Some new competitors are coming to the neighborhood of the W Hollywood, but the hotel’s general manager is welcoming them, their restaurants, and shops with open arms.
“It helps me sell because it’s very active and there are things to do,” said Leon Young, who manages the Hollywood branch of the W Hotels & Resorts chain owned by Marriott International Inc. “It helps combat the idea that Hollywood is unsafe. There’s a lot of natural surveillance because people are out walking.”
When the $600 million W Hollywood Hotel and Residences, at the intersection of Hollywood Boulevard and Argyle Avenue, opened in 2010 the area had little foot traffic, said Young. A new coffee shop was a cause for celebration.
“I’ve never seen people get so excited about a Starbucks opening,” said Young.
Now, two luxury boutique hotels, Dream Hollywood and the Argyle Hotel, are under construction within a few blocks of the W’s location, across the street from the Pantages Theatre.
“They’re going to activate the street much more,” said Leron Gubler, chief executive of the Hollywood Chamber of Commerce. “You could say we already have a lot of pedestrians in Hollywood, but not on the side streets.”
Young said the restaurants and shops at Dream and Argyle will give his guests more to do. Dream, on Selma Avenue near Cahuenga Boulevard, is scheduled to open Feb. 1. The 178-room hotel will have five restaurants and nightclubs and an 11,000-square-foot rooftop with a pool and view of the Hollywood Hills. The 16-story, 225-room Argyle, which will be managed by InterContinental Hotels Group’s Kimpton Hotel & Restaurant unit, will have one restaurant.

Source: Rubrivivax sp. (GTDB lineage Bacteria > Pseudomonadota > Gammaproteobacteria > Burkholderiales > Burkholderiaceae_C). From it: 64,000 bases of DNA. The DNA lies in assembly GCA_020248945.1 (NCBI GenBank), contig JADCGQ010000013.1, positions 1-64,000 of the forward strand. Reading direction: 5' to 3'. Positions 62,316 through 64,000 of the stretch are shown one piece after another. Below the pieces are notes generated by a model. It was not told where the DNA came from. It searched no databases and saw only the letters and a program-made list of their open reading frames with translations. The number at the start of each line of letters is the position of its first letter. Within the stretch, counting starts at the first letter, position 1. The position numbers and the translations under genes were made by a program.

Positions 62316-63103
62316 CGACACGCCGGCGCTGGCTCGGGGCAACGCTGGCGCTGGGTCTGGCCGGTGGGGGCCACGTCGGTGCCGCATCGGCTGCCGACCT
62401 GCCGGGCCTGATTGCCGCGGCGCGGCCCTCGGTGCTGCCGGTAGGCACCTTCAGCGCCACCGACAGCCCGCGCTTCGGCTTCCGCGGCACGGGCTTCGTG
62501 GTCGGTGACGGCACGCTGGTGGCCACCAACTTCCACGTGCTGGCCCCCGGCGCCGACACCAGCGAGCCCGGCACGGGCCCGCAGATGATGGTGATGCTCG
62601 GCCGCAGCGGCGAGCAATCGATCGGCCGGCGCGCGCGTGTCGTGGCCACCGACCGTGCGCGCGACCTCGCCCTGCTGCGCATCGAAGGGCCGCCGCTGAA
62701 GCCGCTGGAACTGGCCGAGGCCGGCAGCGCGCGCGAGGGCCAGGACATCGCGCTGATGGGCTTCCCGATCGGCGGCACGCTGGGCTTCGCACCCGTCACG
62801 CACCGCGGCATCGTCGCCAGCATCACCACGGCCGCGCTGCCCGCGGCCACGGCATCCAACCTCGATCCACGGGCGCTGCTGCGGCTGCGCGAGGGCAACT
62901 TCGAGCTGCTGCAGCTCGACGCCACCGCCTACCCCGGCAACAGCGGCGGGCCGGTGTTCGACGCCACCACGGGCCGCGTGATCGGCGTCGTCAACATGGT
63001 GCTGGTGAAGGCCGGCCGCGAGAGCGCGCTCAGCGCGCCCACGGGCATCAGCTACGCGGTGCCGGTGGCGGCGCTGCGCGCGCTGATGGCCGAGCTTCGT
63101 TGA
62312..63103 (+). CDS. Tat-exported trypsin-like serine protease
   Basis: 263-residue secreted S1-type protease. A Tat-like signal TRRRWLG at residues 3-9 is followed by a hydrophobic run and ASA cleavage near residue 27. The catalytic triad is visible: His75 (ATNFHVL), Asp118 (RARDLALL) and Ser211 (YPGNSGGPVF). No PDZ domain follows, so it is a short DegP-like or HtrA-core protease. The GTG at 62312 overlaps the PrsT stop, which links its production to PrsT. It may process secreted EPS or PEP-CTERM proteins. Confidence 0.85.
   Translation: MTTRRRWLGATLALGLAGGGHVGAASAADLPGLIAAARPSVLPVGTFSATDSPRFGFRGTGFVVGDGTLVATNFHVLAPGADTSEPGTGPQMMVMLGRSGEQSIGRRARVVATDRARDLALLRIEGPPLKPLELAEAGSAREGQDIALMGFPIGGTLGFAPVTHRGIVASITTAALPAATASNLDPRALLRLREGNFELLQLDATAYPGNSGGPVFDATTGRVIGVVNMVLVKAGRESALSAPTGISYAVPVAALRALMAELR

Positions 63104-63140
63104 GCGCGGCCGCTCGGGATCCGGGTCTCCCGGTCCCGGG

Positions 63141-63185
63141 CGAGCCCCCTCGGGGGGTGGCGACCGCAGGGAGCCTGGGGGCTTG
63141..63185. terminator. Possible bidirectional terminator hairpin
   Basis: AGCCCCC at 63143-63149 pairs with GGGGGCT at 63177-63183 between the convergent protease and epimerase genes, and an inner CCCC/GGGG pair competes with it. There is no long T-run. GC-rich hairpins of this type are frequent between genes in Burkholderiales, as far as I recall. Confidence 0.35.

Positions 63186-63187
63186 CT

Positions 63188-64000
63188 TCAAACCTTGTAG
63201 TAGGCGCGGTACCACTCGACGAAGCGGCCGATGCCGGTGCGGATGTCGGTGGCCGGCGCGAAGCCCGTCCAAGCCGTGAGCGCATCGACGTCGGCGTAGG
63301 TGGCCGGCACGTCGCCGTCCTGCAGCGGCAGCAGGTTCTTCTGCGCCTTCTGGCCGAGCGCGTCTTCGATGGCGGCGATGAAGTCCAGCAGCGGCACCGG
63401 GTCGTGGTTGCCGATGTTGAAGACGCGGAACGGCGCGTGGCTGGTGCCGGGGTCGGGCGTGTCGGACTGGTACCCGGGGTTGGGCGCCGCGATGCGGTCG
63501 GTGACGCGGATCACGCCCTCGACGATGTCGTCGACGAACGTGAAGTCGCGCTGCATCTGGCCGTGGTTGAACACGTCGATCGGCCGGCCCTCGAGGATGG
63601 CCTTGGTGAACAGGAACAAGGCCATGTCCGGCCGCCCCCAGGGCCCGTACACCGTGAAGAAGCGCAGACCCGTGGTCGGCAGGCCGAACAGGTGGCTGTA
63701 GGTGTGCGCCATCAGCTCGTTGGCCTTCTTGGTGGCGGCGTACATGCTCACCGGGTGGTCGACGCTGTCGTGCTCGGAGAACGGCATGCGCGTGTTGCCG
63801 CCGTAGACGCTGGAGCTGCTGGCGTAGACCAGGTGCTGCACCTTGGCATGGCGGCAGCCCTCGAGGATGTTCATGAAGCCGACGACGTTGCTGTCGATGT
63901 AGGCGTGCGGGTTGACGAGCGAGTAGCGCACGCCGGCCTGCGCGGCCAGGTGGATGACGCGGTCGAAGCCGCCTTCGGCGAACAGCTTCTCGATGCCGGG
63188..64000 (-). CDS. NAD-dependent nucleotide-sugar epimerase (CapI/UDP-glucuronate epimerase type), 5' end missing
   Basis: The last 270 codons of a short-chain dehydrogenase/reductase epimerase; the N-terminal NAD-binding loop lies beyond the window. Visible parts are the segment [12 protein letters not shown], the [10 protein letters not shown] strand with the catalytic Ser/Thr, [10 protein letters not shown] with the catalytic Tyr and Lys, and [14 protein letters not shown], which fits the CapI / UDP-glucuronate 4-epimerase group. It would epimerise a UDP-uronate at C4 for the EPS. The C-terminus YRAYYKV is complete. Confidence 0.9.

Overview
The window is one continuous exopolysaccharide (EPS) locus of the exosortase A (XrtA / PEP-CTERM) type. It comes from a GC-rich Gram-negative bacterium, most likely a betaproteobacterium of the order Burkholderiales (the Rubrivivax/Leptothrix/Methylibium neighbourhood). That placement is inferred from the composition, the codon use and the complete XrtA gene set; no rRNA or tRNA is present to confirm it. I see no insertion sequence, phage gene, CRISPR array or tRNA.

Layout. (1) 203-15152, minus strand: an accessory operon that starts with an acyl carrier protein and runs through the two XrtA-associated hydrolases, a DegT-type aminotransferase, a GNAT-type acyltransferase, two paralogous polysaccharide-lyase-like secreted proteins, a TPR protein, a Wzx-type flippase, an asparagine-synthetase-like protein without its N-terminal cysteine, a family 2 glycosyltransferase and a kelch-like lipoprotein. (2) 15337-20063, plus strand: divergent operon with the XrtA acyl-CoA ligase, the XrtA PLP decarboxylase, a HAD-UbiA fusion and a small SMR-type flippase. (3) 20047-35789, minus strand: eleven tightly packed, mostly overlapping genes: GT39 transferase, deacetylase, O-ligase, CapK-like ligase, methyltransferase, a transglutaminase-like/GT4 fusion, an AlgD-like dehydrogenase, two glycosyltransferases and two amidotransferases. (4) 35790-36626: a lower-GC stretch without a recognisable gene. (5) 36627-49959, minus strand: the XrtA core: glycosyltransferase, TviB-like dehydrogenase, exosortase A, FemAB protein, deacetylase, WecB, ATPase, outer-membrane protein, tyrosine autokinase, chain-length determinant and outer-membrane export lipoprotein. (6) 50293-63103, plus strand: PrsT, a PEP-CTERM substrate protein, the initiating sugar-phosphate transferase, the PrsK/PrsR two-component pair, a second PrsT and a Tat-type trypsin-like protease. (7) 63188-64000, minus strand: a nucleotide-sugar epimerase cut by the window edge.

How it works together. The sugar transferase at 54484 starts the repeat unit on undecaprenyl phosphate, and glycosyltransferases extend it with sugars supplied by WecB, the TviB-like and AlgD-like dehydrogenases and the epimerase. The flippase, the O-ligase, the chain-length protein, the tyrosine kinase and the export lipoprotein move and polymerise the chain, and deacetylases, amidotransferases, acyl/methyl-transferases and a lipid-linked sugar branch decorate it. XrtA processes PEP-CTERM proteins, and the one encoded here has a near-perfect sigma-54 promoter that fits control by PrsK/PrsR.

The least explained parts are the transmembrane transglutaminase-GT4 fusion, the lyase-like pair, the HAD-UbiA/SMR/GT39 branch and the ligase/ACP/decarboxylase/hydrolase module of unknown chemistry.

In addition to the two luxury hotels, a Hampton Inn is already under construction on Vine Street, said Gubler. The new hotels are part of a wave of 15 projects that have been proposed in the neighborhood. The boom will provide some much needed accommodations.
“Hollywood has always been the top tourist destination, but it has almost no hotels,” said Gubler.
The number of hotels in Hollywood has remained stagnant over the years, with the area having around 3,000 rooms, he said. Gubler hopes that having a critical mass of hotels in the area will make it attractive for overflow from conventions in downtown.
“They can hop on the Metro and go downtown, which is 15 minutes away, and faster than driving or walking,” said Gubler.
Having some other hotels will also give the W’s staff a break, said Young. The hotel’s occupancy has been more than 85 percent since it opened, meaning little downtime to prepare for the next wave of guests and more wear and tear on the property.
Gubler credited the W, which has 305 rooms, more than 500 rental units, and 50,000 square feet of retail, with jump-starting the neighborhood’s renaissance. The hotel development was a joint project with the Los Angeles County Metropolitan Transportation Authority, which owns the land and whose Hollywood-Vine Red Line station sits below it. The hotel broke ground in 2007, although it had been in the works since at least 2002.
“The fact that it was above the Metro made it seem like a no-brainer, although it may have seemed risky to some people,” said Gubler.
Young, who arrived in New Orleans to open the W New Orleans just a month before Hurricane Katrina hit, said Hollywood’s revival made him think of all the construction that happened after the hurricane.
“It reminds me, on a less dramatic scale, of the rebuilding of New Orleans,” he said.
Staff reporter Caroline Anderson can be reached at firstname.lastname@example.org.